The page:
Assuming you don't have broken
!= operator overloads, I'd just use the second form for the benefit of simplicity / readability. If you do have broken overloads such that there's a semantic difference between the two, then I'd suggest fixing those overloads :)
In the rare case where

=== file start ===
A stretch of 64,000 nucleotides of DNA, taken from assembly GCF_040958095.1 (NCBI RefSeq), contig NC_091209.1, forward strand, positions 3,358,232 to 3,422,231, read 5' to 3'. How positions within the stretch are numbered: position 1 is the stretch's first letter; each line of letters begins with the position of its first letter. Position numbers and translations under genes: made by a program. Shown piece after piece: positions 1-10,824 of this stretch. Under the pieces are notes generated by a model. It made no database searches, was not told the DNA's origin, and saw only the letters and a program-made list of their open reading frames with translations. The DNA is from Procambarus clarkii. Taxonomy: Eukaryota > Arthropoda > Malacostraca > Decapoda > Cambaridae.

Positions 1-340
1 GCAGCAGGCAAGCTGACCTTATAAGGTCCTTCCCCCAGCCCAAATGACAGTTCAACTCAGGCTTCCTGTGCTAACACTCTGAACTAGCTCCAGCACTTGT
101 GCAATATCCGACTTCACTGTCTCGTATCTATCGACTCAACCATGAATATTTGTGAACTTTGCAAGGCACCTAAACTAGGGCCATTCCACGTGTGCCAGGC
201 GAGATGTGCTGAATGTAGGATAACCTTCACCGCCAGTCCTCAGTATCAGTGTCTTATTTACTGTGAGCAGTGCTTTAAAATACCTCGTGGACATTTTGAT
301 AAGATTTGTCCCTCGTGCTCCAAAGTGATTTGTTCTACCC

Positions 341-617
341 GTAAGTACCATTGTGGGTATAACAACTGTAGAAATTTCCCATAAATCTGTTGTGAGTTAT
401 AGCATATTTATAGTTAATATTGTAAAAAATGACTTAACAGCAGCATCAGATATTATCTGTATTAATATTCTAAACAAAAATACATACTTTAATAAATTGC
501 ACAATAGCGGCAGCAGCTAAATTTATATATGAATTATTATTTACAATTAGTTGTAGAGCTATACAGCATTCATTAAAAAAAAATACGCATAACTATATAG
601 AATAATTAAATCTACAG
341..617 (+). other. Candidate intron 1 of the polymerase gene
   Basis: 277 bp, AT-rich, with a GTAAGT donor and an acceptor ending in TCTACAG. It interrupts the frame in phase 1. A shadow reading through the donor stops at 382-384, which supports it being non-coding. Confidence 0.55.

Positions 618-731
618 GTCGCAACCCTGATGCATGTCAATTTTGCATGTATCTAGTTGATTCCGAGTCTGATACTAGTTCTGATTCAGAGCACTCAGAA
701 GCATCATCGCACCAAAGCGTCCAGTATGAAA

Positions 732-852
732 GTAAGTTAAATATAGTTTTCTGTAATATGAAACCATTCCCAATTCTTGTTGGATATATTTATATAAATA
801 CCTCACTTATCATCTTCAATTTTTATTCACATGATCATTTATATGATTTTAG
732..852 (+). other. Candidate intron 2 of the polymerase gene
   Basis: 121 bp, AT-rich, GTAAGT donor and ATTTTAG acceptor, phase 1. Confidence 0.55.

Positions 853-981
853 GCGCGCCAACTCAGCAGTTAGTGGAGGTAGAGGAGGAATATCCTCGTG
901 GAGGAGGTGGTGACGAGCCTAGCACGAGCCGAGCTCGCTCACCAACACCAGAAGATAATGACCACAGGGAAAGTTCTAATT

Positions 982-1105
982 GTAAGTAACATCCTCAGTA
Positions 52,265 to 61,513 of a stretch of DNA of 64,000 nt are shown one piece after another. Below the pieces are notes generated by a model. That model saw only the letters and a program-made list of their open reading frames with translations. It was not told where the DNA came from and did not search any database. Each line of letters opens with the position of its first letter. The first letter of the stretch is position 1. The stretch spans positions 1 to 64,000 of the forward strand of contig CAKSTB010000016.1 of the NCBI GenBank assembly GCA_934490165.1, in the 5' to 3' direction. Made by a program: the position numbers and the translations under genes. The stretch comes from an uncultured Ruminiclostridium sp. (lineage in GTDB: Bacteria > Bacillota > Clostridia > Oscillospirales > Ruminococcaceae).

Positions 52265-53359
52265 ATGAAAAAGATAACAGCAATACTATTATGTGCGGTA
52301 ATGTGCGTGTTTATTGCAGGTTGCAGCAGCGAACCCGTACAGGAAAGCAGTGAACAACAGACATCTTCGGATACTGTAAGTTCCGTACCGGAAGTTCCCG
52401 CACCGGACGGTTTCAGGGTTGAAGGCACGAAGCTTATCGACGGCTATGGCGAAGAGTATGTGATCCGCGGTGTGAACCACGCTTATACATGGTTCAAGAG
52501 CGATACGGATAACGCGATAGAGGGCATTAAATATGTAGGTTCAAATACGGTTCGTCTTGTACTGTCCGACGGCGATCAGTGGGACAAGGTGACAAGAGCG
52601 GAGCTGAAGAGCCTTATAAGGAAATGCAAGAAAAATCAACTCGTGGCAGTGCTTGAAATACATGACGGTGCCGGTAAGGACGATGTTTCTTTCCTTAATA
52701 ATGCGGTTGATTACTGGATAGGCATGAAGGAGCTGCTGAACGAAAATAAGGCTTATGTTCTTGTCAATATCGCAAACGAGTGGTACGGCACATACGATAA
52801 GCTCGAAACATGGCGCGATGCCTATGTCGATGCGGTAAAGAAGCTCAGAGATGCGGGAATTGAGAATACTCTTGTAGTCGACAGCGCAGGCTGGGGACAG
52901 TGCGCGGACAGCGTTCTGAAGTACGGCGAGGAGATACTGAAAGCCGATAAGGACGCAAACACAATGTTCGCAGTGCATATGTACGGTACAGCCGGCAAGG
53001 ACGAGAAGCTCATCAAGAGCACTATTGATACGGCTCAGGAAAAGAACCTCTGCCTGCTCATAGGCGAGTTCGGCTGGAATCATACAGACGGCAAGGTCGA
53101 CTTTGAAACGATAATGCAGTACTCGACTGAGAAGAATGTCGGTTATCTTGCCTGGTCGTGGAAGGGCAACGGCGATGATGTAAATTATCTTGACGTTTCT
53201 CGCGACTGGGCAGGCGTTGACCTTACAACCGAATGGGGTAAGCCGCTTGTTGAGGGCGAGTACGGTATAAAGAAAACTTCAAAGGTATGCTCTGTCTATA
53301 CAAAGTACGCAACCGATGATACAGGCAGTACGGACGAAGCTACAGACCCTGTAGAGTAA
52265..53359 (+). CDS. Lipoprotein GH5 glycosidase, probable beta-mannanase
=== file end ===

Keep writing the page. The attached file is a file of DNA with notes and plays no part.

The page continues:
foo == null is a clearer indication of something, I'd probably refactor it to use a local variable:
bool somethingIsMissing = foo == null;
Parentheses round the
foo == null are now optional - use or don't, according to taste. The main thing is that you can use the variable name to make the semantic meaning really clear.